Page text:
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How to Take Multiple String Input in Java Using Scanner?

  • September 5, 2023
How to Take Multiple String Input in Java Using Scanner?

Java is a versatile and widely-used programming language known for its robustness and flexibility. It allows developers to create a wide range of applications, from simple command-line tools to complex web applications. One common task in Java programming is taking multiple string inputs from users or external sources. In this article, we will explore various methods to accomplish this task using the Scanner class. Whether you’re a beginner or an experienced Java developer, you’ll find valuable insights and practical tips to streamline your coding process.

How to Take Multiple String Input in Java Using Scanner

To take multiple string inputs in Java using the Scanner class, you can follow these steps:

  1. Import the Scanner Class: Start by importing the Scanner class at the beginning of your Java program. This class is part of the java.util package, so you should include the following import statement:
    import java.util.Scanner;
  2. Create a Scanner Object: Next, create an instance of the Scanner class. This object will be used to read input from various sources, such as the keyboard or files.
    Scanner scanner = new Scanner(;
  3. Prompt for Input: Display a prompt message to inform the user about the expected input. This step is essential for clarity and user-friendliness.
    System.out.print("Enter your first string: ");
  4. Read String Inputs: To read a string input, use the next() method of the Scanner object. It reads a single token (word) until a space or newline character is encountered.
    String input1 =;
  5. Repeat for Additional Inputs: If you need to read multiple string inputs, repeat the above steps by changing the prompt message and variable names.
    System.out.print("Enter your second string: ");
    String input2 =;
  6. Close the Scanner: To prevent resource leaks, it’s essential to close the Scanner object when you’re done with it.

Common Pitfalls to Avoid

When working with the Scanner class to take multiple string inputs in Java, there are some common pitfalls to be aware of:

Input Mismatch Exception

If the expected input type doesn’t match the actual input, it can lead to an InputMismatchException. To avoid this, ensure that the input validation matches your expectations.

No Error Handling

Failing to handle exceptions can result in runtime errors. Always include error-handling mechanisms, such as try-catch blocks, to handle unexpected input gracefully.

Resource Leaks

Forgetting to close the Scanner object can lead to resource leaks, which may slow down your program or cause it to behave unpredictably. Always close the scanner when you’re finished with it.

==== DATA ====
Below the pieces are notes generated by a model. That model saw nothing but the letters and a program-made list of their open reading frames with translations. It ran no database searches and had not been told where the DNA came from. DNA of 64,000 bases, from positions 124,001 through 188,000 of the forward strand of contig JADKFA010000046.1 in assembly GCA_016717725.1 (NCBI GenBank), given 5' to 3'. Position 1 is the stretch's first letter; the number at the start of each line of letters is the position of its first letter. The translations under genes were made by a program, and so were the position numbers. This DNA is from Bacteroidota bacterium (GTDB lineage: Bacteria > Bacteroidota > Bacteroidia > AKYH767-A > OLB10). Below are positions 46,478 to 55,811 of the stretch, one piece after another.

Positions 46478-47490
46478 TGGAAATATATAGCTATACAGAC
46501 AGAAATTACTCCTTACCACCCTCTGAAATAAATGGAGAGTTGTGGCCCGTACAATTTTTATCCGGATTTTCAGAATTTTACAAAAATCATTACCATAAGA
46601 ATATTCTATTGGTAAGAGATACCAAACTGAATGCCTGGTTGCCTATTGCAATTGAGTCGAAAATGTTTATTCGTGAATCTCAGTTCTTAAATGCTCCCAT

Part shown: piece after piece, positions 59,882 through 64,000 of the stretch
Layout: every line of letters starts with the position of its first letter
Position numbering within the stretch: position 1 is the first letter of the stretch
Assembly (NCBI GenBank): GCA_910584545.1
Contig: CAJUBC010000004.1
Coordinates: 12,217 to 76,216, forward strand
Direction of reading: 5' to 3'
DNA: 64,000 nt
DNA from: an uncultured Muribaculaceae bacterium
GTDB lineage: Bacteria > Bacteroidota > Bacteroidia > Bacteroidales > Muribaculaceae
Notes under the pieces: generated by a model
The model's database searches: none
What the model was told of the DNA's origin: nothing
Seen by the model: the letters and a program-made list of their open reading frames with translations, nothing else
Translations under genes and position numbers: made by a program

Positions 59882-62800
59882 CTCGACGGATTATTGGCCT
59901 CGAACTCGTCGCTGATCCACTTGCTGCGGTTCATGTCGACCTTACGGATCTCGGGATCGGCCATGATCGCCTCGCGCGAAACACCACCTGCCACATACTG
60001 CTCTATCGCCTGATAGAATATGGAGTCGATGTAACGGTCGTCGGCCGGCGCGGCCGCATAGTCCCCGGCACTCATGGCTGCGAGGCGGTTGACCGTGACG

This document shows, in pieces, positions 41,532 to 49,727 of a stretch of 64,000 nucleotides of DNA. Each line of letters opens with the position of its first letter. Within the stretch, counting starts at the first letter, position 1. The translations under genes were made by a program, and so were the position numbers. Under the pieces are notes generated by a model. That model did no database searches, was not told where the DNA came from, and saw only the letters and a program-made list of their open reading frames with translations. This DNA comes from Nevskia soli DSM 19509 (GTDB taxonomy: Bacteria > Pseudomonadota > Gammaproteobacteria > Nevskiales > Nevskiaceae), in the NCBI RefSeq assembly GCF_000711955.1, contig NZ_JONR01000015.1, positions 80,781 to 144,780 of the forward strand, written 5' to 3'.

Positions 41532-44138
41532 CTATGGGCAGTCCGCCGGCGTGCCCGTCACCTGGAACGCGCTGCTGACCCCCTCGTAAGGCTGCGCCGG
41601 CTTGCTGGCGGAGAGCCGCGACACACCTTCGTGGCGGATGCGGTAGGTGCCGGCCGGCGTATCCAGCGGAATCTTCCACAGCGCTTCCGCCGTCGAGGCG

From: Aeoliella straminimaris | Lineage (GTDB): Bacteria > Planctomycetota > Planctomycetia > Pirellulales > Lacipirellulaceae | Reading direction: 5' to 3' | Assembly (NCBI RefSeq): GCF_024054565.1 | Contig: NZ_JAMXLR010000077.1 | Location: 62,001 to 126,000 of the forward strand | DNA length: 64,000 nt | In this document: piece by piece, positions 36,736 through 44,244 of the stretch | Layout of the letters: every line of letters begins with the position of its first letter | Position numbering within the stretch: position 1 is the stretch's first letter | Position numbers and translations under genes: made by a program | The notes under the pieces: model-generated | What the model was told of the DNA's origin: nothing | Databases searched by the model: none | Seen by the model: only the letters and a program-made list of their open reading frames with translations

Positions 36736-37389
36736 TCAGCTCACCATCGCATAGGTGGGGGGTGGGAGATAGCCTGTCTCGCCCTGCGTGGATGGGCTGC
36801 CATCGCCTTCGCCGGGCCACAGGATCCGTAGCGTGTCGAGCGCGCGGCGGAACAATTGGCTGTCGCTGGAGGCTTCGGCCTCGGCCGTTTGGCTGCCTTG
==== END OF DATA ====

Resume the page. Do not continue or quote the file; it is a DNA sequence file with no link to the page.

Q: Can I use Scanner to read numeric input as well?

A: Yes, the Scanner class can be used to read various types of input, including integers and floating-point numbers. You can use methods like nextInt() and nextDouble() for that purpose.

Q: What should I do if I want to read an entire line of text as input?

A: To read an entire line of text, use the nextLine() method of the Scanner class. It will capture the entire line, including spaces.

Q: Is there a way to check if the user pressed the Enter key without entering any text?

A: Yes, you can use the hasNextLine() method to check if there’s any input left without consuming it.

Q: Can I use Scanner to read input from a file?

A: Absolutely! Instead of passing as the argument when creating a Scanner object, you can pass a File object to read input from a file.

Q: What is the difference between next() and nextLine() methods?

A: The next() method reads a single token (word), while the nextLine() method reads an entire line of text, including spaces.

Q: Are there any alternatives to Scanner for reading input in Java?

A: Yes, other alternatives include using the BufferedReader class or third-party libraries like Apache Commons IO for more advanced input operations.


In this comprehensive guide, we’ve explored how to take multiple string inputs in Java using the Scanner class. We’ve covered essential steps, common pitfalls to avoid, and provided answers to frequently asked questions. By following these guidelines, you can efficiently gather string inputs for your Java applications, enhancing their usability and interactivity.

Now that you’ve learned the art of taking multiple string inputs in Java, you’re ready to embark on your programming journey with confidence. Feel free to experiment, practice, and apply this knowledge to your Java projects.

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